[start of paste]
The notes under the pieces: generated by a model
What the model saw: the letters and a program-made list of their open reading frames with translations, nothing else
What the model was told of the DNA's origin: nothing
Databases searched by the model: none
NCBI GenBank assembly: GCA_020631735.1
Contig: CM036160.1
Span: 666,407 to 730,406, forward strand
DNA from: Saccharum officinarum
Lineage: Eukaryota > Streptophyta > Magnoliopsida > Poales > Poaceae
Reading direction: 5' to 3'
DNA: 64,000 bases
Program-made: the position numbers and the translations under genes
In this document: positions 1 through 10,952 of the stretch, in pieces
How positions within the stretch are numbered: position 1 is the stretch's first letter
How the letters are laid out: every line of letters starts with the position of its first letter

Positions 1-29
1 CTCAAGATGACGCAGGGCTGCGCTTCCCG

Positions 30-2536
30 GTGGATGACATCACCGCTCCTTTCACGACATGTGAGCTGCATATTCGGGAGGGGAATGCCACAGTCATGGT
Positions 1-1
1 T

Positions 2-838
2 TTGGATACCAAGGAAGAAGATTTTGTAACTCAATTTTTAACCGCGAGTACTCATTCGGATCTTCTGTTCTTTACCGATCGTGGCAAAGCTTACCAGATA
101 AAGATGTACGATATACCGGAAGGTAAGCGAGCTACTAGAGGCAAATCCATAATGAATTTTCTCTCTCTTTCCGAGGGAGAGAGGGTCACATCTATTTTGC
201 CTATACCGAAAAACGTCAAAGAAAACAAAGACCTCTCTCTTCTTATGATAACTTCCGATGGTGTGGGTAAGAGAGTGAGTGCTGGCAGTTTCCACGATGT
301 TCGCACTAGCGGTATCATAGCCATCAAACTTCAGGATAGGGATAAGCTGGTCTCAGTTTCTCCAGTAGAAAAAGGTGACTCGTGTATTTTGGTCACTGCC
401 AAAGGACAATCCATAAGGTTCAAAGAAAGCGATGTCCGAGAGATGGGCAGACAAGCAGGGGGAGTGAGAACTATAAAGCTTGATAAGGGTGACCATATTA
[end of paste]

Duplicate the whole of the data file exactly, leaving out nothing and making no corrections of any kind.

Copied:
The notes under the pieces: generated by a model
What the model saw: the letters and a program-made list of their open reading frames with translations, nothing else
What the model was told of the DNA's origin: nothing
Databases searched by the model: none
NCBI GenBank assembly: GCA_020631735.1
Contig: CM036160.1
Span: 666,407 to 730,406, forward strand
DNA from: Saccharum officinarum
Lineage: Eukaryota > Streptophyta > Magnoliopsida > Poales > Poaceae
Reading direction: 5' to 3'
DNA: 64,000 bases
Program-made: the position numbers and the translations under genes
In this document: positions 1 through 10,952 of the stretch, in pieces
How positions within the stretch are numbered: position 1 is the stretch's first letter
How the letters are laid out: every line of letters starts with the position of its first letter

Positions 1-29
1 CTCAAGATGACGCAGGGCTGCGCTTCCCG

Positions 30-2536
30 GTGGATGACATCACCGCTCCTTTCACGACATGTGAGCTGCATATTCGGGAGGGGAATGCCACAGTCATGGT
Positions 1-1
1 T

Positions 2-838
2 TTGGATACCAAGGAAGAAGATTTTGTAACTCAATTTTTAACCGCGAGTACTCATTCGGATCTTCTGTTCTTTACCGATCGTGGCAAAGCTTACCAGATA
101 AAGATGTACGATATACCGGAAGGTAAGCGAGCTACTAGAGGCAAATCCATAATGAATTTTCTCTCTCTTTCCGAGGGAGAGAGGGTCACATCTATTTTGC
201 CTATACCGAAAAACGTCAAAGAAAACAAAGACCTCTCTCTTCTTATGATAACTTCCGATGGTGTGGGTAAGAGAGTGAGTGCTGGCAGTTTCCACGATGT
301 TCGCACTAGCGGTATCATAGCCATCAAACTTCAGGATAGGGATAAGCTGGTCTCAGTTTCTCCAGTAGAAAAAGGTGACTCGTGTATTTTGGTCACTGCC
401 AAAGGACAATCCATAAGGTTCAAAGAAAGCGATGTCCGAGAGATGGGCAGACAAGCAGGGGGAGTGAGAACTATAAAGCTTGATAAGGGTGACCATATTA